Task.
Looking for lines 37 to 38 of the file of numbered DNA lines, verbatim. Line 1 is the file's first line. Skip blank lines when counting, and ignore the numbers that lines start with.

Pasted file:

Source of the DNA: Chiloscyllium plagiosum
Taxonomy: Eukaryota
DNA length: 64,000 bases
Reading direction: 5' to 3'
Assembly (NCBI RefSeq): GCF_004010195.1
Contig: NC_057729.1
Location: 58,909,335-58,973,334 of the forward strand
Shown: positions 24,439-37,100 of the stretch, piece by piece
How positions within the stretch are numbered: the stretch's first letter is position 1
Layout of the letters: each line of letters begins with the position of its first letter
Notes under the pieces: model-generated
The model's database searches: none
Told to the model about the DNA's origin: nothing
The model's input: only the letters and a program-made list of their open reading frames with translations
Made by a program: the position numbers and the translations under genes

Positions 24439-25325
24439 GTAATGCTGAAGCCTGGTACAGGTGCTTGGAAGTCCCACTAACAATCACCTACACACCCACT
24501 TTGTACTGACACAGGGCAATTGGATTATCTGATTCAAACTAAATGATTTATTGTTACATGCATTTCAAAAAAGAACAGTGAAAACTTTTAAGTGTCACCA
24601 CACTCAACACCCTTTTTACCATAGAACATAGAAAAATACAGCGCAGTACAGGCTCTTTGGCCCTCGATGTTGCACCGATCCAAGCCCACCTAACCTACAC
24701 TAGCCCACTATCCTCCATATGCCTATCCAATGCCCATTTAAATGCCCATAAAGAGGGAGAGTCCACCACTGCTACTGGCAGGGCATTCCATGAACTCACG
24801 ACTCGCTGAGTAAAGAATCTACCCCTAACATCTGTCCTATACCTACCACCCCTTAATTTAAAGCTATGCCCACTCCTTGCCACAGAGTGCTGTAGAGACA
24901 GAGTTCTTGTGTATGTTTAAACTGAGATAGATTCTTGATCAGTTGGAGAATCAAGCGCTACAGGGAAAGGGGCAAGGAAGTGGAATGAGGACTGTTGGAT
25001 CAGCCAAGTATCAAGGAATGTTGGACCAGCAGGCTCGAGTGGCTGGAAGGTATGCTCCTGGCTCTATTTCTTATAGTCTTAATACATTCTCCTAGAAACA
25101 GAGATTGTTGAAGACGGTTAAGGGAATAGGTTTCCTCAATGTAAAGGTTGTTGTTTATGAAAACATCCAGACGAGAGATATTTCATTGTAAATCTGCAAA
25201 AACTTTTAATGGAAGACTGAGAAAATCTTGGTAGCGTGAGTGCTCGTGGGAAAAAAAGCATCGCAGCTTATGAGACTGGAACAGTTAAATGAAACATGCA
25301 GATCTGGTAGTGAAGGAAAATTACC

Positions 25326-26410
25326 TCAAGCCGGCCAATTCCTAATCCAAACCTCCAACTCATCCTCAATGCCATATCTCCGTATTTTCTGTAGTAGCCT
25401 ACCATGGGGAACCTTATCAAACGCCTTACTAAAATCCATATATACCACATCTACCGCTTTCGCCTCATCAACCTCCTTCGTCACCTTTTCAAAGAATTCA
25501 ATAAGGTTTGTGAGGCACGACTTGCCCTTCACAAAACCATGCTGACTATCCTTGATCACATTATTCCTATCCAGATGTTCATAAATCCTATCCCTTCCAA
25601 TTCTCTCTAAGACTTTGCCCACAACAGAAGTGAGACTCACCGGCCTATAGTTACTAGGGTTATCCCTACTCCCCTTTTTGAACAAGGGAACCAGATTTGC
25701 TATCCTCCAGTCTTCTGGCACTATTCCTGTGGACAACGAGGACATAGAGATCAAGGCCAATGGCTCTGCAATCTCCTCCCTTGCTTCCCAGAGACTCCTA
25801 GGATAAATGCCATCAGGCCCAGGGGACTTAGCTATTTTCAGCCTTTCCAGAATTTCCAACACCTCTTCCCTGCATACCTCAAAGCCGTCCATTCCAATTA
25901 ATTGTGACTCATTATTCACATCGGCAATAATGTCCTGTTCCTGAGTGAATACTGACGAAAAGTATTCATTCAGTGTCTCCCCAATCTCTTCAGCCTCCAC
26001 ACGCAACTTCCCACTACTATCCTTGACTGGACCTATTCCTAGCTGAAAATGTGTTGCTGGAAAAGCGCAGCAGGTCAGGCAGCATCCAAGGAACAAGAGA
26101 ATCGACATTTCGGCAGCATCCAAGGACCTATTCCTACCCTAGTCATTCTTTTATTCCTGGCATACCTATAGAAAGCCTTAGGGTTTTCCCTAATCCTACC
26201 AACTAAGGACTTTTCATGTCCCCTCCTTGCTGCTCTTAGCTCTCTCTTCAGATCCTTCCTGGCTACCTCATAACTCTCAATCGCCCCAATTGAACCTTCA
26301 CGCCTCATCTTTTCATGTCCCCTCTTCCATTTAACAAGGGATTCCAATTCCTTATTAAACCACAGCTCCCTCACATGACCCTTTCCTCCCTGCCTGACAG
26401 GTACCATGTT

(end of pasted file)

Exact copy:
26201 AACTAAGGACTTTTCATGTCCCCTCCTTGCTGCTCTTAGCTCTCTCTTCAGATCCTTCCTGGCTACCTCATAACTCTCAATCGCCCCAATTGAACCTTCA
26301 CGCCTCATCTTTTCATGTCCCCTCTTCCATTTAACAAGGGATTCCAATTCCTTATTAAACCACAGCTCCCTCACATGACCCTTTCCTCCCTGCCTGACAG